Raccoons, mice, rats and other critters can be a nuisance to homeowners. They wreak havoc on garbage cans, damage property and can cause destruction in attics and roofs if they decide to nest inside a home. While annoying, rodents and their relatives can also be be very dangerous to household pets.
Raccoons and rats can carry diseases such as rabies, roundworm, canine distemper and leptospirosis which can be spread to pets through contaminated fecal matter, urine, water and bites. This puts outdoor animals like dogs and cats at serious risk of infection and in some cases, these diseases can be fatal for man's best friend.
Rats and mice can act as hosts to a myriad of fleas, mites and ticks which can infect pets and transmit disease through blood exchange. Even though outdoor cats sometimes hunt smaller rodents, pet owners should keep their furry friends away from these potentially dangerous pests and vigilantly monitor their skin for signs of bites or parasites.
In addition to spreading disease, rodents can be dangerously unpredictable. While some larger pests may not display aggressive behavior immediately, they can become very hostile around other animals. To avoid inadvertently putting pets in harm's way, homeowners should keep a close eye on any suspected infestations in the yard or indoors, and ensure their animals have up-to-date vaccinations to prevent disease.
Keeping pests at bay
Raccoons and rodents are omnivorous, meaning they'll eat nearly anything – including trash and pet food. Homeowners should always tie garbage bags tightly to avoid making their waste an easy meal and it's also a good idea to vigilantly secure trash can lids and place bins behind a gate or door. It's important to feed pets indoors to avoid luring raccoons or other pests into the backyard. Homeowners should inspect their yards before nightfall to ensure no bones or treats are left outside to attract unwelcome critters.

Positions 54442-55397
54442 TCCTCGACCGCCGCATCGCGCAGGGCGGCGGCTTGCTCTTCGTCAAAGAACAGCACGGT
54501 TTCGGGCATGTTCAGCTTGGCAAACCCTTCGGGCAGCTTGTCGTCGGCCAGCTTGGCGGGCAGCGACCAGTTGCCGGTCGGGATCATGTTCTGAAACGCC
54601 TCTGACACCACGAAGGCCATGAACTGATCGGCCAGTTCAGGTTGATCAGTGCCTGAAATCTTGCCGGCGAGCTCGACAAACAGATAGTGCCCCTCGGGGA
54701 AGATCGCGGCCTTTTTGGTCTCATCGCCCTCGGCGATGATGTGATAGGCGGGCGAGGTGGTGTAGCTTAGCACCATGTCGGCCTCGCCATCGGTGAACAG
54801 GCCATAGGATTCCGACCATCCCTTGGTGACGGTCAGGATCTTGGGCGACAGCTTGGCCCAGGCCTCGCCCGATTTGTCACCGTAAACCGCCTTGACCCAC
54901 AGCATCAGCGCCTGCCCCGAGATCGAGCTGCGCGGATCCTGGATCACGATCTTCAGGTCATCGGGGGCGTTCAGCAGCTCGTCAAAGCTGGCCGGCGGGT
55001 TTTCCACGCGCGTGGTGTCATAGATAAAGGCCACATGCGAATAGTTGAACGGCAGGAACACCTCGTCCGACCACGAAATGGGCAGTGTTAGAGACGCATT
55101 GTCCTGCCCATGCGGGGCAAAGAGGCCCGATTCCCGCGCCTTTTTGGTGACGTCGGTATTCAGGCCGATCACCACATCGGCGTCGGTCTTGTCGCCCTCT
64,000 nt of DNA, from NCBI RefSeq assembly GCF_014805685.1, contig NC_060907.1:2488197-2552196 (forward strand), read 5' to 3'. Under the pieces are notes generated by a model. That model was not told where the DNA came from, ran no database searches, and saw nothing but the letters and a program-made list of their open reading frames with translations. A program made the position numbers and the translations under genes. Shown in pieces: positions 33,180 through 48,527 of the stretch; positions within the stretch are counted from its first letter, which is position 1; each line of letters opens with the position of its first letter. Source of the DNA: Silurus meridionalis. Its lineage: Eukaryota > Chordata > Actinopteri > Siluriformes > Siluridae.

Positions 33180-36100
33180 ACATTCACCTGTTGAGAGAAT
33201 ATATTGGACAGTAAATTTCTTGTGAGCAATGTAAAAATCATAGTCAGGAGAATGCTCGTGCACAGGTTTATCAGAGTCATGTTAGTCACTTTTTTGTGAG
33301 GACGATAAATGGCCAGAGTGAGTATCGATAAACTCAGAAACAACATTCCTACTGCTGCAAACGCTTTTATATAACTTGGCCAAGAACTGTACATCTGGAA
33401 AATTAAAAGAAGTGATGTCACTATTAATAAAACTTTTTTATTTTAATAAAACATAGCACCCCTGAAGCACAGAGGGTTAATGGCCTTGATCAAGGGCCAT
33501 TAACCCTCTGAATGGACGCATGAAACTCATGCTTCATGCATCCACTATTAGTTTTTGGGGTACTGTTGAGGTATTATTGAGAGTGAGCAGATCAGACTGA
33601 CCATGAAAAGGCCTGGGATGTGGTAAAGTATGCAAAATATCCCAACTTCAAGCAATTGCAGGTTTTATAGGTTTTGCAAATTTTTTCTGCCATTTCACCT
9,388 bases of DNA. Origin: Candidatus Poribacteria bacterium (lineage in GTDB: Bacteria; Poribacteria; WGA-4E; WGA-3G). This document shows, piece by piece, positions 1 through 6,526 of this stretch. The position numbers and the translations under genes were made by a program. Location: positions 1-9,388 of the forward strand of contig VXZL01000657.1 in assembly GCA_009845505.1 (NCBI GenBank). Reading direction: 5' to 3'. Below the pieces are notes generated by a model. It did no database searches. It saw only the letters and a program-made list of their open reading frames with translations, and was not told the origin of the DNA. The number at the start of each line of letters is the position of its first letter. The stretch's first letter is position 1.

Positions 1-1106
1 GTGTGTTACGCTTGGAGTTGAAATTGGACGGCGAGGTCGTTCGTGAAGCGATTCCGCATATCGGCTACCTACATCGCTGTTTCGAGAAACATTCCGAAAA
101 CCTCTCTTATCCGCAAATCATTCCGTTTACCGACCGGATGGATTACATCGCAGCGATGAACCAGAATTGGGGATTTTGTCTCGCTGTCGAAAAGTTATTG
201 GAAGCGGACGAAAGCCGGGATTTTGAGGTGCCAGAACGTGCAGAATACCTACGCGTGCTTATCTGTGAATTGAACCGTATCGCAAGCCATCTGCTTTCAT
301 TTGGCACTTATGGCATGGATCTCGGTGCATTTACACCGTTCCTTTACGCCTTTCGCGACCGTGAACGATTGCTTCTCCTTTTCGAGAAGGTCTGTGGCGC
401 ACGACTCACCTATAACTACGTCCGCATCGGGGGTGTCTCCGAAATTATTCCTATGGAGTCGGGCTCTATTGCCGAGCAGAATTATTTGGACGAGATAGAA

Preventing a problem
Because raccoons and many rodents are nocturnal, homeowners can avoid contact between pests and pets by keeping dogs and cats indoors at night, but they should keep in mind pests can access homes through pet doors and take necessary measures to secure these entry points overnight.
It's important to remember the dangers pests present to animals can also affect humans, especially small children. Scare tactics such as bright lights and loud noises only work to keep critters away temporarily and larger female animals with litters, such as mother raccoons, are especially aggressive. Raccoons and rodents that are active during the day and don't seem afraid of humans may have rabies, a disease which poses a threat to both pets and humans. In order to protect their pets, families and residences from a potentially dangerous infestation, homeowners should call a rodent control professional at the first sign of a pest problem.